You don’t have to be a football fan, or indeed a PR specialist, to know that the Luis Suarez race row has been an unmitigated public relations disaster for Liverpool FC.
By the time the Uruguayan apologised for refusing to shake Patrice Evra’s hand before Liverpool’s recent Premier League clash with Manchester United, the damage had already been done.
Last week Liverpool’s £20m-a-year shirt sponsor, Standard Chartered, reportedly expressed concern over the affair. The club’s American owners, Fenway Sports Group, can’t have been pleased to see the story covered in the New York Times.
According to the Daily Mail website, Liverpool have now been accused by equality campaigners of ‘critically undermining’ the fight against racism in football.
Whatever your thoughts on the ins and outs of the saga, the club’s image has undoubtedly been tarnished. So, what lessons can be learnt from a PR / crisis communications perspective? We’ve listed a few below.
1) Know when to come clean and say sorry – apologies must be made quickly and sincerely. The word ‘sorry’ counts for nothing if accompanied by the impression it has been forced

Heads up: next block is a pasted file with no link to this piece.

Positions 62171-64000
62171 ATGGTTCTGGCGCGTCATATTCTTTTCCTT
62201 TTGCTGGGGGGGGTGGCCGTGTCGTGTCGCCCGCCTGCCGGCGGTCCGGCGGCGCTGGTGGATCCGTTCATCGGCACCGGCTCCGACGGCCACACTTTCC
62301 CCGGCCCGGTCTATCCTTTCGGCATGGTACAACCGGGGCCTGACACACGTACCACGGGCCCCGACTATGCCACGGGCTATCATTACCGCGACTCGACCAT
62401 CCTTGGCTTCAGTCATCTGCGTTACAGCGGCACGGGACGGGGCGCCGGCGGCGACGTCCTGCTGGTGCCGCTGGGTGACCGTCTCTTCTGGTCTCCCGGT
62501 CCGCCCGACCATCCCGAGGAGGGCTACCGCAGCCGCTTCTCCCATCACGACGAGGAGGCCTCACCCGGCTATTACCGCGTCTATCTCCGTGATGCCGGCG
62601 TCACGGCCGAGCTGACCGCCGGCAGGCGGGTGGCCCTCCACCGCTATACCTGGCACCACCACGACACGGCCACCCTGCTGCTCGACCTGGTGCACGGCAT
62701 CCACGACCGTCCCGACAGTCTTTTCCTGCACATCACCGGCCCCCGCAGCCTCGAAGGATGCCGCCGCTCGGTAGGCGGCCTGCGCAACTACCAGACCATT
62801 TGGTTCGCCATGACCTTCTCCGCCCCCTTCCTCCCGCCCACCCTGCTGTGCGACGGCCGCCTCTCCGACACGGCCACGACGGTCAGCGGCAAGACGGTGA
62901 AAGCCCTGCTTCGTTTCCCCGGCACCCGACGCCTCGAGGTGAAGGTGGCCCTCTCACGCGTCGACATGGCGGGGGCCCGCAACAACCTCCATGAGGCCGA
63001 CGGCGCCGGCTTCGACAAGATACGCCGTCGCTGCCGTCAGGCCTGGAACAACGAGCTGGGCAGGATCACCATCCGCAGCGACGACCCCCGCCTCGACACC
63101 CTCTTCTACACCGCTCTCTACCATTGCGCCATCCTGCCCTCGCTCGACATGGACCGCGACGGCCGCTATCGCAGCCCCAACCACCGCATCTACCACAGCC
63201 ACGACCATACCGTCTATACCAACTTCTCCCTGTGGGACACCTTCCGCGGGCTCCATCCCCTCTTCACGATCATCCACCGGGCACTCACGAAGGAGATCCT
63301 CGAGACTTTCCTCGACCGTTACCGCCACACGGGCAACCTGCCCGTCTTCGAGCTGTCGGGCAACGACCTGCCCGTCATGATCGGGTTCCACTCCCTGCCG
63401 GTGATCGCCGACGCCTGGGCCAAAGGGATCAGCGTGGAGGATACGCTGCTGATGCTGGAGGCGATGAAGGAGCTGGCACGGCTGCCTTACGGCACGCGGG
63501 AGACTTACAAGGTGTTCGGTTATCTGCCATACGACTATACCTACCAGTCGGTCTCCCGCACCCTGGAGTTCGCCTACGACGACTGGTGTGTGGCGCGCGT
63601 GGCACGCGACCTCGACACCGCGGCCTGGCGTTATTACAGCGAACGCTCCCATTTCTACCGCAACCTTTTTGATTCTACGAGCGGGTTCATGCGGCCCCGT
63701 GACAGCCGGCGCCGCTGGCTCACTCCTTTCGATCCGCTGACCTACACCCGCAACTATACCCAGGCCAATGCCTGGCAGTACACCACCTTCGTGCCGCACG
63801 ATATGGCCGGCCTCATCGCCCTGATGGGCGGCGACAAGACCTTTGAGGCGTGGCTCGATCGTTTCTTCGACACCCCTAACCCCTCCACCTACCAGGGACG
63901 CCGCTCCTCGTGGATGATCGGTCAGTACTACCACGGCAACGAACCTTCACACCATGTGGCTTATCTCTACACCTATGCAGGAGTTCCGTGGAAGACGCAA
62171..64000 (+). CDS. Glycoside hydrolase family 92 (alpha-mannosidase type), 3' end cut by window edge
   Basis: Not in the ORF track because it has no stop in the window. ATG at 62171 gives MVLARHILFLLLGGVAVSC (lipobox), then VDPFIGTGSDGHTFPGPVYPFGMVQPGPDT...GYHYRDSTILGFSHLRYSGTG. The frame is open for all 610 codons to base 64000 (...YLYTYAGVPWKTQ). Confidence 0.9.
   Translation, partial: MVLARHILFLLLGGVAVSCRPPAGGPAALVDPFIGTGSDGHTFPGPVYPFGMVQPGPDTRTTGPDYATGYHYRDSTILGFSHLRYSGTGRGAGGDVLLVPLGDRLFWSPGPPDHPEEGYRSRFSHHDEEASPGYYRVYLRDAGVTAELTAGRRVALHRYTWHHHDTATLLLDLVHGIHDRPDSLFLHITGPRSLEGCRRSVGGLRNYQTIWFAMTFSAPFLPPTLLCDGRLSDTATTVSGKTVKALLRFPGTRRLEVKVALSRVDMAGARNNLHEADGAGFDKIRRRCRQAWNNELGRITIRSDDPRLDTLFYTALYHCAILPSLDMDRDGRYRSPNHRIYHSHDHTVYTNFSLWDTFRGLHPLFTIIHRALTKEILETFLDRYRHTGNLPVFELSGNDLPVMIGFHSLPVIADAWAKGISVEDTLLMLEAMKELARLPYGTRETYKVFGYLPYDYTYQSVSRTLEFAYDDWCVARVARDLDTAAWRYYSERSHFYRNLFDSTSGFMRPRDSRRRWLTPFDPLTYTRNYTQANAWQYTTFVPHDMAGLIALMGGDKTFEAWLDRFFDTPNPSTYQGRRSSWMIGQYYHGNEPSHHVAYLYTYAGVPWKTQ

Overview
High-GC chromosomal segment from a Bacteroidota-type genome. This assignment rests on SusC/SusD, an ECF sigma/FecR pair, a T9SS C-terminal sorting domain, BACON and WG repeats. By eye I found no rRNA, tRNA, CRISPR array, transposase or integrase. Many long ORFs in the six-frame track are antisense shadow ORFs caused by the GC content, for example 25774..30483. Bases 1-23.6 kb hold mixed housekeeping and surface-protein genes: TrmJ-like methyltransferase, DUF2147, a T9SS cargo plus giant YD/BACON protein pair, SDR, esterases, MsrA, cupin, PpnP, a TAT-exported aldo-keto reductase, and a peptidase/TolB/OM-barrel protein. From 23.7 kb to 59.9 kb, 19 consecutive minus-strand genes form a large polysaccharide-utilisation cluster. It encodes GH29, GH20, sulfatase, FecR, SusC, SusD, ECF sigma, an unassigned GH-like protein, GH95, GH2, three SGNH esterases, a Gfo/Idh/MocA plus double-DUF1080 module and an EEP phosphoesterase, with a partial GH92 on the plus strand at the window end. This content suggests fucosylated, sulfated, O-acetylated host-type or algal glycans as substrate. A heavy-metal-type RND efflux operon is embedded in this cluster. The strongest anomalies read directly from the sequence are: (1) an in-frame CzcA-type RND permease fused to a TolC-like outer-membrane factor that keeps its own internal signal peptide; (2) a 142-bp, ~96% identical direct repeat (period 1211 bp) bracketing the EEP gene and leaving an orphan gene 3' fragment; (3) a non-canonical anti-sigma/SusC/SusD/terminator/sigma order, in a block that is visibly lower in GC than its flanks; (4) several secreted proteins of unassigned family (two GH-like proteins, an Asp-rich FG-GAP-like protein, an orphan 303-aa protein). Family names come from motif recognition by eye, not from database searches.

2) Realise the difference between loyalty to your player / organisation and blinkered pig-headedness – if an employee or company representative does something to damage your organisation’s reputation, it is acceptable and sometimes advisable to criticise them openly for the sake of the greater good
3) Gauge public opinion and react accordingly – don’t feel duty bound to your original position if it no longer holds true and if changing your message would be beneficial
4) Be pro-active and lead the debate – in a crisis situation there is nothing worse than constantly being on the back foot and responding to accusations
Use social media – the Twittersphere was alive with condemnation of Suarez seconds after ‘the handshake that never was’ – in 2012 every organisation must be prepared for the possibility of a negative digital onslaught and be ready to respond accordingly